Regarding the first, and to be completely honest, I didnʼt commit myself to the arts sooner because I had a ‘safe job’. I enjoyed my work as a designer and creative director, had a nice income, and my sense of stability and commitment prevented me from leaving all that for a more inconsistent and potentially fragile venture – like earning a living as an artist.

The second factor has to do with a notion of fulfilment. I was a partner at a company that was acquired by the largest travel site in the world. So when that happened, I felt that my work there was done – that acquisition represented the best outcome for our efforts and it was time for me to start something new.

All of these happened in my early thirties, which is still an energetic period if you want to stir things up and change your life. Given that I always painted as a secondary activity, I decided it was time to make that my main focus from then on.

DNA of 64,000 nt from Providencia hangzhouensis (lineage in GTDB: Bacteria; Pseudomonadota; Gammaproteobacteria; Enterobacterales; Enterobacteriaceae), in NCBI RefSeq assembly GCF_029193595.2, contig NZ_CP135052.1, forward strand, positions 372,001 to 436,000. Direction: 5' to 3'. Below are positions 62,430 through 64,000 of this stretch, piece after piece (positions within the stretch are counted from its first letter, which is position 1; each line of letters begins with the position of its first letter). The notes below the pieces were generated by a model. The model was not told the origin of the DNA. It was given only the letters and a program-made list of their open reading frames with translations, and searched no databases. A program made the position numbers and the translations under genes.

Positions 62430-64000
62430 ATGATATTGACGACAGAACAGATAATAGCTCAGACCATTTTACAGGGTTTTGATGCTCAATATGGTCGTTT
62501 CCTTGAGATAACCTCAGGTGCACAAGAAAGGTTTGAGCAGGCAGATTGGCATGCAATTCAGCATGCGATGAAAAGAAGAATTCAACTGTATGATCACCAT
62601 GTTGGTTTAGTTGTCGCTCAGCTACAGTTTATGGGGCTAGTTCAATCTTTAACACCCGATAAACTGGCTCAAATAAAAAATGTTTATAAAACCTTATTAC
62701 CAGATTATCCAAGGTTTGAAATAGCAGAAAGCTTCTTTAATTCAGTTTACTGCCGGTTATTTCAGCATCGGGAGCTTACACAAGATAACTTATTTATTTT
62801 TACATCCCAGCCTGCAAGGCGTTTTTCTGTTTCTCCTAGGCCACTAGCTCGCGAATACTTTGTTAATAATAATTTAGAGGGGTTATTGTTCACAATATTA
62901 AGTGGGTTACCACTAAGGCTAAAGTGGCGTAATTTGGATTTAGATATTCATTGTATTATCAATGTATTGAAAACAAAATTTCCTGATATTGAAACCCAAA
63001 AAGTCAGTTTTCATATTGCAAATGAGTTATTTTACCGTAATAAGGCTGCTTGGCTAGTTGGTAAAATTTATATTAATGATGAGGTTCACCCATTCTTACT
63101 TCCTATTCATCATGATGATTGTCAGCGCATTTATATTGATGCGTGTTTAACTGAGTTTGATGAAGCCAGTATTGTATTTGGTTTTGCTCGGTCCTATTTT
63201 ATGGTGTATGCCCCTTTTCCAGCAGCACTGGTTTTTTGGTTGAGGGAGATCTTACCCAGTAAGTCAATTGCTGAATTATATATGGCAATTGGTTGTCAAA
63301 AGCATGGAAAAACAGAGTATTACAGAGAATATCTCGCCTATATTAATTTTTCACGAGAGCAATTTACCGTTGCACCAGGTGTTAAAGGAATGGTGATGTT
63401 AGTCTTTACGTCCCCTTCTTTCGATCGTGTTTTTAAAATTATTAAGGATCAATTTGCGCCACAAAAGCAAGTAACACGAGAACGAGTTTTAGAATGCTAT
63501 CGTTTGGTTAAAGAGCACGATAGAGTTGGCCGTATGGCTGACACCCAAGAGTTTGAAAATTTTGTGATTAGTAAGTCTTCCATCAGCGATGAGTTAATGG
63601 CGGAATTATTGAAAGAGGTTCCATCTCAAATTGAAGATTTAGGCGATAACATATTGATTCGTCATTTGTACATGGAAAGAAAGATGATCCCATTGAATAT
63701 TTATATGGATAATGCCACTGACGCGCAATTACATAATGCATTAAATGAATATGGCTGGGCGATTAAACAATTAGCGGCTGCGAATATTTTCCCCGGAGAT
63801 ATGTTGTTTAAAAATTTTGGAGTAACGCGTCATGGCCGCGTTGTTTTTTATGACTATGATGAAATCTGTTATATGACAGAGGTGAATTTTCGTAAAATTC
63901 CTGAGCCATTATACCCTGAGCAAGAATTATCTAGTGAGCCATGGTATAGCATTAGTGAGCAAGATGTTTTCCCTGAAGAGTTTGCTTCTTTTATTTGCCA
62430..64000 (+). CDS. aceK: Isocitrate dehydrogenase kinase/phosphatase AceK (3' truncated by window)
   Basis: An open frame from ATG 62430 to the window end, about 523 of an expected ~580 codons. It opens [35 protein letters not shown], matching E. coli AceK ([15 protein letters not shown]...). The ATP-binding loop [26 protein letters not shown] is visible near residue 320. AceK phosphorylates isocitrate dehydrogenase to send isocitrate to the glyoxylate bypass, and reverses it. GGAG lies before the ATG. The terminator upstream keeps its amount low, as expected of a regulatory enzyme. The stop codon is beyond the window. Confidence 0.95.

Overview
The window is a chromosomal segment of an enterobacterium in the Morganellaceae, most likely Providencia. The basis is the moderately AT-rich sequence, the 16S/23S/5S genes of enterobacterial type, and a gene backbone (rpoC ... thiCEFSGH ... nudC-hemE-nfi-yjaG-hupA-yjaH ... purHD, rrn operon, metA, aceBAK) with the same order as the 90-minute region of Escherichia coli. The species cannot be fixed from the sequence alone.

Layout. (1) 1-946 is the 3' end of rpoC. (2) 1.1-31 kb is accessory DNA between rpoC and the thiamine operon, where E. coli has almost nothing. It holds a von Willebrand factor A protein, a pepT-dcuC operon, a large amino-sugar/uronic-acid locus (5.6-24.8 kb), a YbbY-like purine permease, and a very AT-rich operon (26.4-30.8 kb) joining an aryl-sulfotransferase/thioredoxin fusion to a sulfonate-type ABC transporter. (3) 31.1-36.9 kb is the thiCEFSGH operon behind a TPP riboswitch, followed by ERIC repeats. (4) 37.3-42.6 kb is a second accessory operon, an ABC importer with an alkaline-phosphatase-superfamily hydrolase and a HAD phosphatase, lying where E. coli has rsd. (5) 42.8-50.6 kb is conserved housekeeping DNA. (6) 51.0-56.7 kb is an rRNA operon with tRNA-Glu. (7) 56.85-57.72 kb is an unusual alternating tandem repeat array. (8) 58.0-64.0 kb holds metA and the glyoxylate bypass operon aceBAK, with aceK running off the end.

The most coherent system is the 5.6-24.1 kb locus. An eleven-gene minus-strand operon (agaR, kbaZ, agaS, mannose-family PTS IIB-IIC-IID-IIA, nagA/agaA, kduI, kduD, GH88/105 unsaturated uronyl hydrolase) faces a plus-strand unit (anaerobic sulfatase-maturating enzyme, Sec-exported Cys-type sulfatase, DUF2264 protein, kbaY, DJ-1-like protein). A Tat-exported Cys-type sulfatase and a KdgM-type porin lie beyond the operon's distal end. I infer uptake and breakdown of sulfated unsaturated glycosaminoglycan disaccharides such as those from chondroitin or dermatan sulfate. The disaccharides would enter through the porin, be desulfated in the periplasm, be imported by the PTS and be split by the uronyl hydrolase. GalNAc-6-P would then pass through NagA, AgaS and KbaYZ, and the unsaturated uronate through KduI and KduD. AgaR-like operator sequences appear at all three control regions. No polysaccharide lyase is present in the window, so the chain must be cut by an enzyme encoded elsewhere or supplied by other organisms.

Today, museums, galleries, curators and collectors alike favour relatively new media like conceptual art, video, photography and installation, over more traditional modes of expression like sculpture. How would you react to the general impression by notable scholars that “painting is dead”?

I donʼt take that assertion seriously. When the Impressionists made their mark, the more conservative audiences also stated that painting was dead. Thatʼs why “impressionist” began as a pejorative term. Painting was also dead when Jackson Pollock started exploring the dripping technique, and painting died again when Rauschenberg did the white pieces. Painting died yet one more time recently when we started including Banksy in our artistic lexis.

The idea of painting doesnʼt have to be conventional and remain exactly the same as centuries pass.

In my work, I use cardboards as canvases, I draw with spatulas and rough brushes from hardware stores, I refer to photos taken with my phone and I sometimes make drafts or studies in Photoshop before moving to the actual painting. This is not a “traditional” approach, but I believe in using the tools and technology of my time. If Leonardo da Vinci had paint tubes, Iʼm sure he would have given them a try.

Painting has died and been resuscitated many times, it seems… To state that painting is dead is to admit that the imagination has an end, and that human expression has a limit. Personally, I canʼt see it.